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Gate and source of P-channel mosfet breakdown

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wealth210

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I'm using a type of P-channel mosfet in my project.I find this mosfet is easily damaged whose gate and source is short.I guess the cause of ESD.There is no High voltage and no big current occur in Mosfet,but the defect samples can be picked up by our testing fixture.I know Mosfet is sensitive static electronic part,but How much ESD will destroy the Mosfet,I don't know?Looking forward for your help.Thanks!

Best regards
 
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ericgibbs

Well-Known Member
Most Helpful Member
I'm using a type of P-channel mosfet in my project.I find this mosfet is easily damaged whose gate and source breakdown.I guess the cause of ESD.There is no High voltage and no big current occur in Mosfet,but the defect samples can be picked up by our design fixture.if so,what's the relationship between the Gate and ESD,I know Mosfet is sensitive static parts,but How much ESD will destroy the Mosfet,I don't know?Looking forward for your help.Thanks!

Best regards
hi,
Post the circuit of your PCBA.
 

crutschow

Well-Known Member
Most Helpful Member
The maximum gate-source voltage is listed on data sheet for the transistor. If you exceed that voltage you can damage the transistor. This level of voltage can often be achieved by just walking across a room and touching the transistor. You should work on a grounded table or ESD pad (through a large resistor) and use an ESD wrist strap connected to ground whenever you work with such devices.
 

wealth210

New Member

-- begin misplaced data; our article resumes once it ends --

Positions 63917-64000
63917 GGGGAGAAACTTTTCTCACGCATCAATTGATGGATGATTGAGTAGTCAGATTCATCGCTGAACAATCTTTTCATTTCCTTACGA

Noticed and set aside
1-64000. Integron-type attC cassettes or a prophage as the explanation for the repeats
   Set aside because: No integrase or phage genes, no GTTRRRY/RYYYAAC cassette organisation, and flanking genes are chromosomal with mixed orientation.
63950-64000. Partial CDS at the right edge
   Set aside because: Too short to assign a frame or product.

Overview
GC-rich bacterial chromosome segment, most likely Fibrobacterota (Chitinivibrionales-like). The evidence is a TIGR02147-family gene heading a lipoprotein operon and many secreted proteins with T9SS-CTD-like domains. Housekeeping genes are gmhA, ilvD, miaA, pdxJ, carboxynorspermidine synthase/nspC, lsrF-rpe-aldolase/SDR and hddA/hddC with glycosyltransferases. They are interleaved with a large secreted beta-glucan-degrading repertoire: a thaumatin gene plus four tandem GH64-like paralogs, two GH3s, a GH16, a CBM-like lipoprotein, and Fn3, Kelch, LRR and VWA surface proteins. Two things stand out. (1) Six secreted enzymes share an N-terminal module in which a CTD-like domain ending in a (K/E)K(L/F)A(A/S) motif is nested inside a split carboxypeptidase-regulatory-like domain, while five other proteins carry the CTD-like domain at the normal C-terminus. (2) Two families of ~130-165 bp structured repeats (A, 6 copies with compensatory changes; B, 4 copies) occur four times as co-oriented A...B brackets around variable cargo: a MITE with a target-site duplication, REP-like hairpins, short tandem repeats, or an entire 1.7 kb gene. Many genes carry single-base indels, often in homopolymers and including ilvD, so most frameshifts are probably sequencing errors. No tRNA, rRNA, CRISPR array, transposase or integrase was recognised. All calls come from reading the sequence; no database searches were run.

I agree with crutschow analysis.Mosfets are sensitive static electronic part.we have weared an ESD wrist strap under operation.In my opinion,the cause of defect samples come from two side,one is coming material quanlity,and another is ESD.Now,we are still finding the true root of making problem.I attach the driving PCBA schematic for your reference.
 

wealth210

New Member
I'm sorry that I can't find the 'add attachment' command per WilliB's method,so I don't know how to show my PCBA driving schematic here.
 

ericgibbs

Well-Known Member
Most Helpful Member
I'm sorry that I can't find the 'add attachment' command per WilliB's method,so I don't know how to show my PCBA driving schematic here.
hi wealth,
Click the REPLY box
scroll down the screen to find the Manage Attachments button click it

This should open a Manage Attachments window.
Use the BROWSE button to find the PCBA drawing on your computer.
On the Manage Attachments window is a list of acceptable file types.

Click the UPLOAD button and wait until the file is transferred.

Then click 'close window'

Submit Reply....:)
 
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wealth210

New Member
Thanks Eric.
I can manage to add attachment per your direction.Thank you very much.
I just issued a new post whose title is:Making a output voltage,Would you like to review it when are feel free.Thanks in advance.
 

Attachments

ericgibbs

Well-Known Member
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Thanks Eric.
I can manage to add attachment per your direction.Thank you very much.
I just issued a new post whose title is:Making a output voltage,Would you like to review it when are feel free.Thanks in advance.
hi,
What is the value of the Vbatt.?